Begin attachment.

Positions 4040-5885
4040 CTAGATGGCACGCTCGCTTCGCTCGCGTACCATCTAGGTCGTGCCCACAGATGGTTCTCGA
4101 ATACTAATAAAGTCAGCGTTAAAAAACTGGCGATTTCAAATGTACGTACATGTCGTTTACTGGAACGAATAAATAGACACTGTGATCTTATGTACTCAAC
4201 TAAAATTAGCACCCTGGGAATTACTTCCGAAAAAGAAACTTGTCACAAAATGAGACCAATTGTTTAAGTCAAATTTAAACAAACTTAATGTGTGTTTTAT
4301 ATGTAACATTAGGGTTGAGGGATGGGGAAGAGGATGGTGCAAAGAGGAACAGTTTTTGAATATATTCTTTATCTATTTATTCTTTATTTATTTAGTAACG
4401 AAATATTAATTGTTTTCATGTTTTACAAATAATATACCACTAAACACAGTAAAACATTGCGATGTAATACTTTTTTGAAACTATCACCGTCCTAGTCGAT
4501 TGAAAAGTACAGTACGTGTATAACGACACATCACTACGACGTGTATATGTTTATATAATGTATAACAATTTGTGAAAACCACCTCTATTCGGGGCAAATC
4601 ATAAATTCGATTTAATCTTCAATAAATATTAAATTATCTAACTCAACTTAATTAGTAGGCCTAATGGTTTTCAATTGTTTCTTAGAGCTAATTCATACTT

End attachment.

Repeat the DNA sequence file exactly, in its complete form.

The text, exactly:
Positions 4040-5885
4040 CTAGATGGCACGCTCGCTTCGCTCGCGTACCATCTAGGTCGTGCCCACAGATGGTTCTCGA
4101 ATACTAATAAAGTCAGCGTTAAAAAACTGGCGATTTCAAATGTACGTACATGTCGTTTACTGGAACGAATAAATAGACACTGTGATCTTATGTACTCAAC
4201 TAAAATTAGCACCCTGGGAATTACTTCCGAAAAAGAAACTTGTCACAAAATGAGACCAATTGTTTAAGTCAAATTTAAACAAACTTAATGTGTGTTTTAT
4301 ATGTAACATTAGGGTTGAGGGATGGGGAAGAGGATGGTGCAAAGAGGAACAGTTTTTGAATATATTCTTTATCTATTTATTCTTTATTTATTTAGTAACG
4401 AAATATTAATTGTTTTCATGTTTTACAAATAATATACCACTAAACACAGTAAAACATTGCGATGTAATACTTTTTTGAAACTATCACCGTCCTAGTCGAT
4501 TGAAAAGTACAGTACGTGTATAACGACACATCACTACGACGTGTATATGTTTATATAATGTATAACAATTTGTGAAAACCACCTCTATTCGGGGCAAATC
4601 ATAAATTCGATTTAATCTTCAATAAATATTAAATTATCTAACTCAACTTAATTAGTAGGCCTAATGGTTTTCAATTGTTTCTTAGAGCTAATTCATACTT